Speaking of foul winds........I think Boomers are the first generation in history to acknowledge, and even celebrate, the fact that humans really do have gas. Nurses have been talking about flatus for ages, but we might as well 'fess up the fact that we produce plenty of it, thanks to our lust for the greasy, spicy, fatty fare we consumed in our younger days.
We are arguably the best-educated and best-fed people who have ever walked the earth, but for some reason we keep forgetting that our middle-aged tummies don't handle pizza and pepperoncini as gracefully as they used to.....with predictable, odoriferous, and often hilarious consequences. (Even my 60-year-old husband, who is NOT a nurse, and I have been known to laugh hysterically when one of us bends over to retrieve the dog's toys from under the sofa and a goose flies out. Just goes to show we never grow too old to get some juvenile jollies over a call from "your son Rip on line toot".)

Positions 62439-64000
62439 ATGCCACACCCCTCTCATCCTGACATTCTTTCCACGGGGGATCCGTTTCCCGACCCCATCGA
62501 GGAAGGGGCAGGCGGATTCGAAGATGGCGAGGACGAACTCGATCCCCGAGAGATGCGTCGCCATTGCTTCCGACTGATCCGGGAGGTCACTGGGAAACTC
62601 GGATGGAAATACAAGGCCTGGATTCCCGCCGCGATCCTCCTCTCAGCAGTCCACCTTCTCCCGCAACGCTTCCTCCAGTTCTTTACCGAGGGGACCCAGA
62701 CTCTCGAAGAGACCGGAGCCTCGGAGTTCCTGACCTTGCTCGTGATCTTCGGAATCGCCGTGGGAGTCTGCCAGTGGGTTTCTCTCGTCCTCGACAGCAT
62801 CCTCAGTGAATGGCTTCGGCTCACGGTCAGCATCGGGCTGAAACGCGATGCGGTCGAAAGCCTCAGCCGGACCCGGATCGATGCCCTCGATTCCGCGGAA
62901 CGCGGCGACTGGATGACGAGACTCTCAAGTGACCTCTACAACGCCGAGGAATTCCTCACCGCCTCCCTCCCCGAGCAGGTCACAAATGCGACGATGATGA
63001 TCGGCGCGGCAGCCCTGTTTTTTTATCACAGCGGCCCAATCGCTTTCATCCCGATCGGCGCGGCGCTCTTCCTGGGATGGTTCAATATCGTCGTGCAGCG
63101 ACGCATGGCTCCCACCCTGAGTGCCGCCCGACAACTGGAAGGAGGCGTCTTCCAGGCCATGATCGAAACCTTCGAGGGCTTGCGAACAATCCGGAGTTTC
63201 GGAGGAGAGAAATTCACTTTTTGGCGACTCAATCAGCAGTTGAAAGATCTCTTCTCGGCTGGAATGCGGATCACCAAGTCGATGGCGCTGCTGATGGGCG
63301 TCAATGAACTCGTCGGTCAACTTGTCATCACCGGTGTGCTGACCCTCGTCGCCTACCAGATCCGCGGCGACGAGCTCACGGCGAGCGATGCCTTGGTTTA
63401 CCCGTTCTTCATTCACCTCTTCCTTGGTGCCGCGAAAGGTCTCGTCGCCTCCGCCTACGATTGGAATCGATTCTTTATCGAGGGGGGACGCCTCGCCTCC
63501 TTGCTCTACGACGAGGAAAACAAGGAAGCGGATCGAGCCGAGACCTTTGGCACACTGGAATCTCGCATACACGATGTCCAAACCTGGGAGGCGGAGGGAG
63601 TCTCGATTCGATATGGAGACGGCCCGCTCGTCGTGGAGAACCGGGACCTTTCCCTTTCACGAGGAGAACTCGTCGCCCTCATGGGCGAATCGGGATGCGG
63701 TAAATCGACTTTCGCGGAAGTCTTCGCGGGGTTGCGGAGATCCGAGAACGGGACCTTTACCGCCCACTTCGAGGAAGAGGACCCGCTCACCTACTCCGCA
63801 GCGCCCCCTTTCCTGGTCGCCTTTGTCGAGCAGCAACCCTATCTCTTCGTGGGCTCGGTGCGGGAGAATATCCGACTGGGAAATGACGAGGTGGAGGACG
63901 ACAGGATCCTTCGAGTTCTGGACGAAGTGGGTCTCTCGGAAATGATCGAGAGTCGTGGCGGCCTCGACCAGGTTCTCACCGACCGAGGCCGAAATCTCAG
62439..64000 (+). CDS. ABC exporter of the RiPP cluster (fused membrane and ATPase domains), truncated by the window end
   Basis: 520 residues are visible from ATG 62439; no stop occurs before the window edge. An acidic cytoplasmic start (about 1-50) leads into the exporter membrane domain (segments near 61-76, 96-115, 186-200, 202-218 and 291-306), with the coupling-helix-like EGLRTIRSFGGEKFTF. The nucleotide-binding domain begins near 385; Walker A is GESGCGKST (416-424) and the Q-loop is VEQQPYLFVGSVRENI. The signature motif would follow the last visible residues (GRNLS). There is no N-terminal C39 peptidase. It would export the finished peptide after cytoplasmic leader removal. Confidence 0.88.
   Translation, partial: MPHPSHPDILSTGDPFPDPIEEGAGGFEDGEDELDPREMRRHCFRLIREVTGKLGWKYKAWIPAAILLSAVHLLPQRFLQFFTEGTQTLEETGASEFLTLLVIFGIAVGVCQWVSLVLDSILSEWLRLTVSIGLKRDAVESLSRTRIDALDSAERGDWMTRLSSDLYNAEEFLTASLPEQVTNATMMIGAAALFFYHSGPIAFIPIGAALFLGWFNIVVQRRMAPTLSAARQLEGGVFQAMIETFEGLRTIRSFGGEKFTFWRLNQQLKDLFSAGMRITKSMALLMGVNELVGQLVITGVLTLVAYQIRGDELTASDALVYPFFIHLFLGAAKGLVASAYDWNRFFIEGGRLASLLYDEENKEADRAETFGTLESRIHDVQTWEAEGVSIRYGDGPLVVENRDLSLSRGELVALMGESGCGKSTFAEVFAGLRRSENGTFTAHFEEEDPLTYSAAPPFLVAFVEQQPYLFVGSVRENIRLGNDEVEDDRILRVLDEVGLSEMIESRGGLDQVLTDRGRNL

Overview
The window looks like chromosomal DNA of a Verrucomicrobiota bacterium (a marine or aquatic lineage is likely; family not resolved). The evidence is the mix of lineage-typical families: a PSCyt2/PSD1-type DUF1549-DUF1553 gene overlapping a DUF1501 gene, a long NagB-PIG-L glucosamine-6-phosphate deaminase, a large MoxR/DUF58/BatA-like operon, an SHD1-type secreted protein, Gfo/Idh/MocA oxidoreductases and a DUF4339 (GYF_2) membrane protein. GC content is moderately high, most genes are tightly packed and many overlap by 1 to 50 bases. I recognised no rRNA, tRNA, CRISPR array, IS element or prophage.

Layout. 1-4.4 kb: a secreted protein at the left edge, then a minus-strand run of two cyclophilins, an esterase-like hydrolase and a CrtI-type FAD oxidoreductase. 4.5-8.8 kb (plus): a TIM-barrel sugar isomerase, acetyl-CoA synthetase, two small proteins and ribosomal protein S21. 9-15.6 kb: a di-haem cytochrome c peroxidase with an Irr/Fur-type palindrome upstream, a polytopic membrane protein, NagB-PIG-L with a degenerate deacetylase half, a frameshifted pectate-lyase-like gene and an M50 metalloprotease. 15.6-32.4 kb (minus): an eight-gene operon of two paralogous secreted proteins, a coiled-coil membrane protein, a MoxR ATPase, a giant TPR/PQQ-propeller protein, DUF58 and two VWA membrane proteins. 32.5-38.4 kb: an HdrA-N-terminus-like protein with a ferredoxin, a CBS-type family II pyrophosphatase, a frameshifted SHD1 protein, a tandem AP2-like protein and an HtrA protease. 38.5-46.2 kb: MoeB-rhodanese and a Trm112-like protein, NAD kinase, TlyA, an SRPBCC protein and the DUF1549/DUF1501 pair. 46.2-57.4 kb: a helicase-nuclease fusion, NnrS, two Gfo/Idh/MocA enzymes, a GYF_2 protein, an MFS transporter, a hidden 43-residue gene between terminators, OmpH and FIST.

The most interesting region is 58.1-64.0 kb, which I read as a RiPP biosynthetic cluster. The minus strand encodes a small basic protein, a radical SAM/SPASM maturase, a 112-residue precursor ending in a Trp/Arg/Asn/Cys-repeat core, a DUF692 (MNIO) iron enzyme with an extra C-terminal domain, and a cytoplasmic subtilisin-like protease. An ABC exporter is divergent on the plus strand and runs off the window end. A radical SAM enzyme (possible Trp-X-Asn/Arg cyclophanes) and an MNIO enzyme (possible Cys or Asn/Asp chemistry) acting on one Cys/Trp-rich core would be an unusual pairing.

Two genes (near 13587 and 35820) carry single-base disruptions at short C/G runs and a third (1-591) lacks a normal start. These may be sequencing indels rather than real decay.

But all is not quiet on the Western front, or the Eastern, Northern, or Southern fronts either, when it comes to our future both as nurses and as recipients of health care. We know we're doomed. Most of us will have to continue working, in one form or another, until we're 70 or even older. We don't make enough money to pay for health care ourselves, we make too much to qualify for public assistance, and our employer-paid insurance stinks on ice. But we can count......and one of the scariest numbers is 75+ million. Try as I might, I can't see how the Medicare 'experts' will manage to cram that many Boomers into a system that was designed for only about half that. Forty or fifty years ago, most people just didn't live long enough to draw benefits for decades; now, it's expected that the majority of us will live at least another fifteen, and maybe even twenty or more years beyond official Medicare age. Now who's going to pay for all the care we're going to need as we grow older? And who's going to replace us in the workforce?